American University and Methodism
The American University was founded in 1893 by the General Conference of the Methodist Episcopal Church (the predecessor of The United Methodist Church) as a national Methodist university founded to train those who would enter public service and government. Everyone knows that (more or less). But the big question remains:
Is American University still a United Methodist university?
Yes, it is. Here’s how…
We were recently re-affirmed as a United Methodist affiliated university, but the connections can be seen in a variety of ways.
American University’s Act of Incorporation (its “Charter”) and bylaws connect the University and the Church in perpetuity. According to that Charter, the General Board of Higher Education and Ministry of the United Methodist Chuch must approve the election of members of the AU board of Trustees. In addition, the Bishop of the Baltimore-Washington Conference and the GBHEM General Secretary are ex officio members of the board.
That Charter also states that all university property “…shall be held in perpetuity for educational purposes under the auspices of The United Methodist Church.” If there is any violation of that provision of the charter by the corporation or the trustees, then “all right, title, and interest of the corporation shall vest in the General Board of Higher Education and Ministry of The United Methodist Church….” If AU stops teaching, all the property goes back to the Church.
No proposed amendment to the Charter can be submitted to Congress without prior approval of the General Board of Higher Education and Ministry of The United Methodist Church.
The University Chaplain is required to be an ordained deacon, and is preferred to be an ordained elder of The United Methodist Church.
The culture of service, and the values under which the University operates are rooted in Methodism. AU’s commitment to social justice is part of a tradition of affirming human rights and dignity, freedom, and diversity that make up the core of United Methodist values as expressed in the Church’s “Social Principles”. Similarly, the University has a culture of service that reflects The United Methodist Church’s long standing commitment to public service and social justice.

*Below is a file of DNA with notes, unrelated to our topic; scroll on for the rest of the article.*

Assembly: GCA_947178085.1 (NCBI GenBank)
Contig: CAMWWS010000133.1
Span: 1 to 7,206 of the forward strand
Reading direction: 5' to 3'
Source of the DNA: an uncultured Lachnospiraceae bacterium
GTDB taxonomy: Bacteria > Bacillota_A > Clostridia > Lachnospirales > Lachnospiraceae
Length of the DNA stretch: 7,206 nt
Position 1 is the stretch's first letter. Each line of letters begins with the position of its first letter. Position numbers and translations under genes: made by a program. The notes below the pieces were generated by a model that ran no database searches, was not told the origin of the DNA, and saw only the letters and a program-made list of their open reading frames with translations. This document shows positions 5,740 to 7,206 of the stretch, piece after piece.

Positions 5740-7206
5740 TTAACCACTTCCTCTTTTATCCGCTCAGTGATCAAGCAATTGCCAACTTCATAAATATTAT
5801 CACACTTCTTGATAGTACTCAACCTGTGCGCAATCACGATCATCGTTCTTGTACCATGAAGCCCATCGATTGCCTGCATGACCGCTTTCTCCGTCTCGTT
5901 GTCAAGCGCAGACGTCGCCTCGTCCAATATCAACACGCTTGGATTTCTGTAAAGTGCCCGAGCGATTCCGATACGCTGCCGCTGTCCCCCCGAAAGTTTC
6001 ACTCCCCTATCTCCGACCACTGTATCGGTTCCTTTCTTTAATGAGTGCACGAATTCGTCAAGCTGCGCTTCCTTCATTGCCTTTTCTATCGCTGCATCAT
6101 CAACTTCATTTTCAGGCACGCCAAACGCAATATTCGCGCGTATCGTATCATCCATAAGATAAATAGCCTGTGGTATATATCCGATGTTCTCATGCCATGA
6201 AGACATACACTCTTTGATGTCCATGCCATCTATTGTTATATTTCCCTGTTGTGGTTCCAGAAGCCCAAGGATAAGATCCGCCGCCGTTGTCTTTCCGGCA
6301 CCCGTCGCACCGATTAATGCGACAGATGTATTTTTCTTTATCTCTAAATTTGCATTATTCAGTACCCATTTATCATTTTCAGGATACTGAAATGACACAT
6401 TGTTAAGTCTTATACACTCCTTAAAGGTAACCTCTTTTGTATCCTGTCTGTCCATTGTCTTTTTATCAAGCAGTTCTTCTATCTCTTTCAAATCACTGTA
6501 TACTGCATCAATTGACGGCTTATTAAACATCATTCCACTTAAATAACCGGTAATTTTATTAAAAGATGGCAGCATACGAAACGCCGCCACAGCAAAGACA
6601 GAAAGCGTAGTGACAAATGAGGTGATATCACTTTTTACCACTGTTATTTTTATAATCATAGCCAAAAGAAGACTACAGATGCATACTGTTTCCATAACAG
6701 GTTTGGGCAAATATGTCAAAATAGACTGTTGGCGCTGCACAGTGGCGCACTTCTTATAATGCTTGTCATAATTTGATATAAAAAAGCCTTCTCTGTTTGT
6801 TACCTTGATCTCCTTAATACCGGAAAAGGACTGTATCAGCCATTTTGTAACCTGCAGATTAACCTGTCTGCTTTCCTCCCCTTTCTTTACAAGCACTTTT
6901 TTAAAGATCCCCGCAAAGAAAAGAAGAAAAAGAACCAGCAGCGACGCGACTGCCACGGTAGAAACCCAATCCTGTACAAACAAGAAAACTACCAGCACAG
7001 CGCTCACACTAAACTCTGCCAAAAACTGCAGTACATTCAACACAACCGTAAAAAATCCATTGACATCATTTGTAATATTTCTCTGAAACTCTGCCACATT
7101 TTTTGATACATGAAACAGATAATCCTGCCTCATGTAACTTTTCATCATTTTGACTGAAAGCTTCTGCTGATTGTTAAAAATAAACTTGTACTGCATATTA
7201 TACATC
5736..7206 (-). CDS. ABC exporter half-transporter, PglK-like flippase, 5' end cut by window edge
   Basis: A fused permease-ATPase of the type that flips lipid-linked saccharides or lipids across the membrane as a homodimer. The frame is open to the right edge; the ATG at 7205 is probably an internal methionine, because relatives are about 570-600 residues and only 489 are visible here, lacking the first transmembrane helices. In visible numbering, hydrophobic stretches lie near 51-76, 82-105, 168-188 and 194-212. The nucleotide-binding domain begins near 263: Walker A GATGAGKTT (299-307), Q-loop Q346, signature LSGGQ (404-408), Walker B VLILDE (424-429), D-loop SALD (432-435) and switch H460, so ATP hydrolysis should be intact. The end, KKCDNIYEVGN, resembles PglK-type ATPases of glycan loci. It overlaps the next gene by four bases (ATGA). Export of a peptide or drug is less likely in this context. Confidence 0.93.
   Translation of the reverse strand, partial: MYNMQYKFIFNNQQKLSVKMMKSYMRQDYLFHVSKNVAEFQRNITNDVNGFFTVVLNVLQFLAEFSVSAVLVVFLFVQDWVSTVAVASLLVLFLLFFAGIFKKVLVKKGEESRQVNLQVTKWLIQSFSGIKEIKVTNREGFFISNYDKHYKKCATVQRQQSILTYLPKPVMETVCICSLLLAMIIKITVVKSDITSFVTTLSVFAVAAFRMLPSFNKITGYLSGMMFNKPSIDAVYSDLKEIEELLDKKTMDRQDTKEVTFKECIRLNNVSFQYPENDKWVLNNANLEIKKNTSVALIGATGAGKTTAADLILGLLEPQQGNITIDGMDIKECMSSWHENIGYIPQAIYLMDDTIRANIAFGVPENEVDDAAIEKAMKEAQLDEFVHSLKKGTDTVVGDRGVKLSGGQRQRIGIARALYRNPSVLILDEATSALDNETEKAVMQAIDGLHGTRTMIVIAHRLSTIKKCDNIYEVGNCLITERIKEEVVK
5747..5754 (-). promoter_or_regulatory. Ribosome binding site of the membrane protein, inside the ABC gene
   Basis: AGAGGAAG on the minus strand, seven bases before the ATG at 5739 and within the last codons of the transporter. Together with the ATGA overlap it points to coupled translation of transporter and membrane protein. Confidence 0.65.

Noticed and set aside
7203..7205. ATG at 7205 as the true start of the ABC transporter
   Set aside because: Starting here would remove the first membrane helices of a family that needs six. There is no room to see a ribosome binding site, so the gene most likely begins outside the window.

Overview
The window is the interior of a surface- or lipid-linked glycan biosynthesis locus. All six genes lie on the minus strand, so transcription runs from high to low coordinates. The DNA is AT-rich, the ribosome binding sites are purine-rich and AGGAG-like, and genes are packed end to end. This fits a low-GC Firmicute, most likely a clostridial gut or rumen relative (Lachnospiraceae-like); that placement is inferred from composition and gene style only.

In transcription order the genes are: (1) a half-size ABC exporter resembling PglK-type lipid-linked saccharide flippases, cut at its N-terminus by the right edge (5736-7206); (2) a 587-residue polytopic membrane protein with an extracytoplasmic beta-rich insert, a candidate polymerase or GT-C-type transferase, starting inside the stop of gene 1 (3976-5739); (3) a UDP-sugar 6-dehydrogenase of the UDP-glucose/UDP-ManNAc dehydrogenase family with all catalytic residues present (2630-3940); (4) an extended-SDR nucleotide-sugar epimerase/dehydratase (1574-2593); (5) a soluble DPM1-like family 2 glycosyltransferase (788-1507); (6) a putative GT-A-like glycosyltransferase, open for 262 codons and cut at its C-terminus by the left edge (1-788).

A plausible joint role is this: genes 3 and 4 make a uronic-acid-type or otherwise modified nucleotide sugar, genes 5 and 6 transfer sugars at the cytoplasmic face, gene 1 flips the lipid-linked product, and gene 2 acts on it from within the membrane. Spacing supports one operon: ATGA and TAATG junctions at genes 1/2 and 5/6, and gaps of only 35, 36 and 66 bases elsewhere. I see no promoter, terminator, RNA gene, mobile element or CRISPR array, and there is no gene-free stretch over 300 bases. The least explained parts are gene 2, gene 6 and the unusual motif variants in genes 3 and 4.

The AU United Methodist-Protestant Community continues to witness to this tradition of justice and service, and is an active presence in the American University community. The AU United Methodists have been instrumental in helping AU remain committed to justice, lending our support to labor rights issues for Aramark workers, holding AU accountable for its investments and corporate contracts, and supporting AU’s commitment to diversity and inclusiveness.
There are plenty of signs of Methodism’s connection to the campus. Here are some (more to come):
AU is located in a neighborhood called Wesley Heights, after John Wesley, the founder of Methodism. AU, together with Metropolitan Memorial UMC, Wesley Theological Seminary, and Sibley Hospital comprise what some call “Methodist Hill”, the association of these United Methodist institutions on the Massachusetts and Nebraska Avenue heights.
The American University Library, has compiled information on the relationship between the University and the Church.
Asbury Hall. Named for Francis Asbury, the first Methodist bishop in America, and coincidentally, along with John Wesley, Methodism’s founder, the only other non-president, non-military leader with an equestrian statue in Washington, D.C. (It’s in Mt. Pleasant).
Hughes, Hurst, Leonard, Letts, and McDowell. Named after Bishops of the Methodist Church. Anderson was named after University President Hurst Anderson (a Methodist) and the Mary Graydon Center was named after a prominent Methodist lay woman.
The SIS Plaque. In the SIS building (where the Davenport Cafe–formerly the Davenport Chapel, is located), is the following plaque:
The School of International Service of The
Established by the Methodist Church Dedicated to the Glory of God and the Service of Humanity and pledged to the study, proclamation and practice of the principles of freedom and the maintenance of civil, economic, and religious liberty by training competent and consecrated men and women for the international service of the state, the community and the church.
G. Bromley Oxnam, Bishop of the Methodist Church, Washington Area